It turns out the barriers that get in the way of so many Kansans exercising leadership also get in the way of others around the world. Leadership, especially for the common good, isn’t easy anywhere – in Kansas, Nigeria, France or Mexico.
The Kansas Leadership Center recently hosted new friends from 13 countries and 17 American states plus the District of Columbia. They traveled from Australia, Canada, France, India, Ireland, Japan, Mexico, the Netherlands, Nigeria, Norway, Romania, Singapore and the United States.
From the United States, participants came here from California, Colorado, Connecticut, the District of Columbia, Florida, Illinois, Kansas, Louisiana, Massachusetts, Michigan, North Carolina, New York, Ohio, Pennsylvania, Utah, Virginia, Washington and Wyoming.
They came to learn about creating stronger, healthier communities, regions and states. They came to learn from one another and from the Kansas Leadership Center’s six-year effort to foster more leadership for the common good in Kansas.
Yemi from Nigeria spent 27 hours traveling to get here with dreams of promoting leadership for the common good through faith-based organizations. Edgar and four colleagues are from one of the most violent states in Mexico, and returned home with dreams of creating a leadership center for the common good, to inspire and equip people to improve their condition. Govind, a retired general in the Indian armed forces, feels his country needs a massive infusion of leadership development.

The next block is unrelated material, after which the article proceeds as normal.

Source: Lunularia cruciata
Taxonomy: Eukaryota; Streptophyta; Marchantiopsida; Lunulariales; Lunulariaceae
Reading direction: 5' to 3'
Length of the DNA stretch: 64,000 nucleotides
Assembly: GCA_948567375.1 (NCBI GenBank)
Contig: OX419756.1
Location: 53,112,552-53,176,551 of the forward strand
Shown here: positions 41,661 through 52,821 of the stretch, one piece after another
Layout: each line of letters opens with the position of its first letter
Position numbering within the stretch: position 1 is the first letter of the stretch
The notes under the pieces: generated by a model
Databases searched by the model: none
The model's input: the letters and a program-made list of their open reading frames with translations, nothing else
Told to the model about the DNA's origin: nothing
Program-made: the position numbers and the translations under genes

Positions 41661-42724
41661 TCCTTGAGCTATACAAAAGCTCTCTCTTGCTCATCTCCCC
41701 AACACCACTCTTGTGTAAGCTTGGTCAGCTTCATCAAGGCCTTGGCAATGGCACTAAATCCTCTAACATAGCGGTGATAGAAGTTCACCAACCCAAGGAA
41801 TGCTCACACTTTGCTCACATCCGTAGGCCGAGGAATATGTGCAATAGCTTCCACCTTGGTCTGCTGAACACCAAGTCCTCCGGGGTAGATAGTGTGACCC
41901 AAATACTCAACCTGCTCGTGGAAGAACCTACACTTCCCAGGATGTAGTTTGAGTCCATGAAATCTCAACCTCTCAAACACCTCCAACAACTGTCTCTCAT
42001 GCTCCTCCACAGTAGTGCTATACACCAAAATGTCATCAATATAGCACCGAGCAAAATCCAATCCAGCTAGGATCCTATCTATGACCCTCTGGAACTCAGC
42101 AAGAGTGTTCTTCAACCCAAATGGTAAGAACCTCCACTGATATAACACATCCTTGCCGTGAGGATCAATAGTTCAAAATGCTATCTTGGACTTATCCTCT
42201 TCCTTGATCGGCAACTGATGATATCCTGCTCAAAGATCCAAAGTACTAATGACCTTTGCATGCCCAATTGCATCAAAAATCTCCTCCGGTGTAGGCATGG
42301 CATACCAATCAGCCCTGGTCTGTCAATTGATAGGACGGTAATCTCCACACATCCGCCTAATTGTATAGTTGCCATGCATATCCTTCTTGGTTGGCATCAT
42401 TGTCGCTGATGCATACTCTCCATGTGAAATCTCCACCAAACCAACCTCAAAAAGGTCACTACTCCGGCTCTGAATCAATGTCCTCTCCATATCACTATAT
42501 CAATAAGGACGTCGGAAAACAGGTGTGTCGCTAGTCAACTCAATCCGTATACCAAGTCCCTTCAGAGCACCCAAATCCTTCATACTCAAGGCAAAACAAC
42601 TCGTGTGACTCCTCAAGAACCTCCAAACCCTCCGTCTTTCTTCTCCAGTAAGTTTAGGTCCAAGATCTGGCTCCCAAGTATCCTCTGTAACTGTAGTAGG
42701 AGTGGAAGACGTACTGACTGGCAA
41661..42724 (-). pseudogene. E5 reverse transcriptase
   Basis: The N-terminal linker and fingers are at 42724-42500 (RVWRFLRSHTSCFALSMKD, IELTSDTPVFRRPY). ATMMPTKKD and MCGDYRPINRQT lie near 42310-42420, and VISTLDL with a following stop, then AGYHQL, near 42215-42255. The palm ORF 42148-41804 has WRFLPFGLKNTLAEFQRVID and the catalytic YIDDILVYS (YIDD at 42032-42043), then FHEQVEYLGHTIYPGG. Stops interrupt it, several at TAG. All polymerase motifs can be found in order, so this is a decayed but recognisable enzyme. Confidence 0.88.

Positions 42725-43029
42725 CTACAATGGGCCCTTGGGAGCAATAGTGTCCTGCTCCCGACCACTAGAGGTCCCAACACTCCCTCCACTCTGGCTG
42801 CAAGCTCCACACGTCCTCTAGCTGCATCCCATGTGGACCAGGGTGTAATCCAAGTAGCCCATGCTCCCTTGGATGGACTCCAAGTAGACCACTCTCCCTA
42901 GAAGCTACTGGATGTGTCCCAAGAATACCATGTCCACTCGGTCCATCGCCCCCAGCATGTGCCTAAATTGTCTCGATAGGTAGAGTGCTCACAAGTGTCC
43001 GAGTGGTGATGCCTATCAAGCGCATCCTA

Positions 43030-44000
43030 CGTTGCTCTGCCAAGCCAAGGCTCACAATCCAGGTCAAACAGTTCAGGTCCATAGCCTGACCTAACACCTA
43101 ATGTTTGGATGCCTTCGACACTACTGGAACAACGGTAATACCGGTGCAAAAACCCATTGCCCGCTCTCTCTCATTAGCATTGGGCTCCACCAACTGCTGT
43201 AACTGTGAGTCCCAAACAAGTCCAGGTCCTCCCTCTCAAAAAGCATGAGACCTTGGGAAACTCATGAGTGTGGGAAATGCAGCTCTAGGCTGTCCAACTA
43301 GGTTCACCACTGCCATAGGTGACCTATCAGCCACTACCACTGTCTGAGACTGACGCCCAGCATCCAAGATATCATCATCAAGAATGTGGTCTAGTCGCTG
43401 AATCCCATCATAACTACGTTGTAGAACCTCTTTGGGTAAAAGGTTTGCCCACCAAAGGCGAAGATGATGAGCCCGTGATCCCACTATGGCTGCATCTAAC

As I think back over this gathering, now a couple of weeks removed, I’m struck by the similarities that exist between our Kansas culture and theirs.
Of course, differences abound, from language to cultural preferences to strength of economy. But my understanding about the common longings of all people advanced significantly during our time together. I’m discovering that all of us struggle to embody the way of being for leadership – empathy for opponents, courage to step forward, patience to work for the long haul, flexibility to work within ambiguity, a bias for action even when the status quo is comfortable. The list goes on. The biggest barriers to exercising leadership have human, not cultural, dimensions.
I am moved and inspired, because these individuals coming here affirms much of the Leadership Center’s work over the past six years. The presence of so many people from so far tells me we are on to something. Our ideas resonate. There is a hunger in Kansas and beyond for authentic leadership for the common good.
There is a desire for a type of civic engagement that is frank, effective, purposeful, provocative and engaging. People are coming to Wichita to learn how to satisfy those hungers and desires.